I’m gonna be brutally honest—I’ve ALWAYS been really good at striving. For as long as I can remember, I’ve been awesome at figuring out ways to finagle life to get what I wanted. And that biblical picture of Jacob grabbing onto God’s heal is my metaphorical picture for the way I used to live my life.
I carry that symbolic picture with me now in my mental wallet—a reminder of what NOT to do. It’s the picture of the old me, the old man, the one that wrestled and struggled through life SO afraid.
I used to wrestle with God—just like Jacob, trying to take the blessing from Him that He already wanted to give me. Striving. Stubborn. Holding tightly to people, pursuits, and agendas that I just couldn’t let go of and entrust into His hands.
My fingers were wrapped SO tightly around everything: marriage, parenting, friendships, finances, etc. I was desperately afraid to trust and let go. Anything that I couldn’t control felt wildly unsafe.
Nothing was left untouched—striving’s fingerprints were everywhere.
I didn’t understand the concept of RESTING in God. I couldn’t rest because I had never learned TRUST. And I couldn’t trust because I wasn’t FULLY settled that God’s intentions for me were logistically good.
My mindset was that I had to make things happen.
I truly believed (though I didn’t see it at the time) that if I didn’t fight and strive to get what I wanted, then I would be left deprived and all alone. In the most basic cells of my belief system, I didn’t believe that God actually WANTED to be involved in the dailies of my entire life.
I didn’t know Him then as I do now—as my Destiny Creator and Facilitator. It took me a while before I came to understand that He was MORE invested in my destiny than even I was; and that He actually carried the heavier load to bring it to fulfillment.
So I spent a lot of years toiling unproductively in various pursuits. Working hard by the sweat of my striving to put into play what God was already offering.
Performance and perfectionism saturated my life. Grace was thrown in the mix somewhere. But the waters were just too muddied by so much law-mindedness.
Indoctrinated into perfectionistic behaviors at such a young age, I was completely blind to the reality of my own belief systems. Performance was the only language I had known. So when I met Jesus, I just transferred these works-based mindsets and behaviors over into the world of Christendom.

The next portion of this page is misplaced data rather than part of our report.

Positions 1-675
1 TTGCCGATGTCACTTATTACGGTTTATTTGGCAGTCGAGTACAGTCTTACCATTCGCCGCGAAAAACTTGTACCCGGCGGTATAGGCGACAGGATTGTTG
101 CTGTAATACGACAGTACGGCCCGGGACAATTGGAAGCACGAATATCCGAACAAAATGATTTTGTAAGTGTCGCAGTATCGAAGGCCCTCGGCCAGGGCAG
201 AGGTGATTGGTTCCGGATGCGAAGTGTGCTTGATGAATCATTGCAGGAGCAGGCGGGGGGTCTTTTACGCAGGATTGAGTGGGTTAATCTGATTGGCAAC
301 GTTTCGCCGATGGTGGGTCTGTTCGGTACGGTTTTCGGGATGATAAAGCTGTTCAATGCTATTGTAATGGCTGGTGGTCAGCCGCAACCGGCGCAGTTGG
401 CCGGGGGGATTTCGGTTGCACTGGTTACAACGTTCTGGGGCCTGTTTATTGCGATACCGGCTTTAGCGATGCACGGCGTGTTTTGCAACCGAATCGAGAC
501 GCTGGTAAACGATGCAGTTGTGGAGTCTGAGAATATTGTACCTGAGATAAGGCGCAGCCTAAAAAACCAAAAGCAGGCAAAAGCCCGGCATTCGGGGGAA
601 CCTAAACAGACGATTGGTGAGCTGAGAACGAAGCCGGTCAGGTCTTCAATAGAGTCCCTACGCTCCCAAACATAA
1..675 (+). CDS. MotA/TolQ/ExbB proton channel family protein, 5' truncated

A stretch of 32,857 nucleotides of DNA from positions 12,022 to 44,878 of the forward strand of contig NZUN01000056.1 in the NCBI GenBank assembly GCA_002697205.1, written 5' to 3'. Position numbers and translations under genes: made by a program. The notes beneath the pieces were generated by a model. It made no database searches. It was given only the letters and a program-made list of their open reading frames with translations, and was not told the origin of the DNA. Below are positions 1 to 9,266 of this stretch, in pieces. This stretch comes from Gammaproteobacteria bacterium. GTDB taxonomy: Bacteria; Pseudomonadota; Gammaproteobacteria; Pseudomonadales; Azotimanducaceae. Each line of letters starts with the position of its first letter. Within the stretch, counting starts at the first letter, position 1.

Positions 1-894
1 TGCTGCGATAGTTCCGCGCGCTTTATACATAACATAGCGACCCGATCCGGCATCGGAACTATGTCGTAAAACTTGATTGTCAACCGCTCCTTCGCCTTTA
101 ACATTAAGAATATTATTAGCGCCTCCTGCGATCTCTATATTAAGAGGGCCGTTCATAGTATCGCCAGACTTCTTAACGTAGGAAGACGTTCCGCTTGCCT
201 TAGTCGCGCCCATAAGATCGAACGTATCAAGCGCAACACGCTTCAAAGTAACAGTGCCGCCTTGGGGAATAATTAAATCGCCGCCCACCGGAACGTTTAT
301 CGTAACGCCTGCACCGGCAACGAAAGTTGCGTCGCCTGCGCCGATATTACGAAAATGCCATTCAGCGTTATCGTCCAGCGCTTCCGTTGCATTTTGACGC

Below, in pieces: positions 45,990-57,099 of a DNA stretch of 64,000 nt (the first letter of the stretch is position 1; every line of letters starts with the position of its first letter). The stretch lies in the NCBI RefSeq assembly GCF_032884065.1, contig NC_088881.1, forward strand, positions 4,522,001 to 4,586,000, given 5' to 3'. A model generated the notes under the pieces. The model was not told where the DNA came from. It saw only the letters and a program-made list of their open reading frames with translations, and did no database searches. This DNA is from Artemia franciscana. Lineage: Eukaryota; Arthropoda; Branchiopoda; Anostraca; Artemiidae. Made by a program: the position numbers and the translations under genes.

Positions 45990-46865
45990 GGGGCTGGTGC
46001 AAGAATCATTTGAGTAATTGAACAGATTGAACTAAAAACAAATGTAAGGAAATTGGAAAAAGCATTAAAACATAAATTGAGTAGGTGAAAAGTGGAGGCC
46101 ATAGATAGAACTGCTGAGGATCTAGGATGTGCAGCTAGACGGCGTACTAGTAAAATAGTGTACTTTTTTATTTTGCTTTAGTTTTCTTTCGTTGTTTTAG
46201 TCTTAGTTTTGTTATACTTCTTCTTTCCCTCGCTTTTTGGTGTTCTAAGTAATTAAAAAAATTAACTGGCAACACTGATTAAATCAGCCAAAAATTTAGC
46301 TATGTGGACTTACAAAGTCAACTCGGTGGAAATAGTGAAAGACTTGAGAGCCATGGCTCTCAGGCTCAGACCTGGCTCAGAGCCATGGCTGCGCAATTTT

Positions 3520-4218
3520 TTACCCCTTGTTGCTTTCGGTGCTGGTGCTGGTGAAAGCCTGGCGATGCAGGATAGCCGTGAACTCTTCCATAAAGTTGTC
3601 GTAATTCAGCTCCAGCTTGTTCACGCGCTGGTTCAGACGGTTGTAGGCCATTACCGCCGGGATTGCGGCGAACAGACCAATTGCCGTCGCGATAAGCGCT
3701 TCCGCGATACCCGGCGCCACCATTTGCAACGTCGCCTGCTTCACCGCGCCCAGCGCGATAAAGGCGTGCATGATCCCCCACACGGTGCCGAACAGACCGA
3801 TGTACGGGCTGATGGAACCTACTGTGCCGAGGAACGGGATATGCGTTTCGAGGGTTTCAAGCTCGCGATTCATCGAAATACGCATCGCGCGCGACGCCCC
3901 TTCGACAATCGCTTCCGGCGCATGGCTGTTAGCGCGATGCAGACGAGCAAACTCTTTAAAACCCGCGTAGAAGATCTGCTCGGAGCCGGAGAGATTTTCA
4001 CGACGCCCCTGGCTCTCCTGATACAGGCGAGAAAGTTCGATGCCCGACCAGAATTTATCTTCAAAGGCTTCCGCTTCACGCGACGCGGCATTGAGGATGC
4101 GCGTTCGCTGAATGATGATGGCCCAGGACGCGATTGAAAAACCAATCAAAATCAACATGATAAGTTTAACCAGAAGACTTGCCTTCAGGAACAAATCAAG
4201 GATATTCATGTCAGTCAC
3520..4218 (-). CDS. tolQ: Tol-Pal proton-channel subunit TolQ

I lived with a dualistic mindset for decades.
On the one hand, I passionately believed and proclaimed the existence of a loving God who provided for His children. But on the other, I wasn’t actually seeing the fruit of my own belief system—so I would step in to MAKE SURE things happened.
I grabbed at God’s (and others’) heels every chance I could get.
I wouldn’t say that I was a total parasite or user. But I definitely used to live with a lot of hidden motives and agendas. And even though I’ve since reconciled with myself and others for my past behaviors, I still cringe when I think of some of my striving snafus that hurt other people.
Some of those people still view me through a Jacob lens—even though I believe I’ve moved onto my Israel identity. I’m not the old me anymore. And I’ve had to surrender the responsibility for my reputation over to God.
It’s one of those sticky striving traps to think that I can carry the weight of that one on my own.
And during my LONG season of striving, my belief system as a Christian didn’t do me much good because I lived pragmatically—solving problems through logic and reason. I was double dipping.
I didn’t SEE much supernatural fruit in my life because I was still living from a humanistic, secular orientation. I ate mostly from the Tree of Knowledge.
But my entire life began to shift when I started to pursue intimacy with God instead of performance. I began to invite Him into my situations and partner with where He was going, rather than trying to figure things out by myself. THAT was when the supernatural fruit began to fall in my life.
I found that the fruit from the Tree of Life was much sweeter.
In God’s wooing pursuit of intimacy, the scales of performance and striving eventually melted away. I found myself changed in name and nature in the light of His presence and love.
Striving had served me well as a child in order to survive. But it was a mask. And as an adult, that mask actually hindered my relationship with God. He wanted to know the true me behind the mask.
Some may still call me Jacob—but I know what my true name is in Heaven.
You have a true name as well.
“Then he said, “Your name shall no longer be called Jacob, but Israel, for you have striven with God and with men, and have overcome” (Genesis 32:28).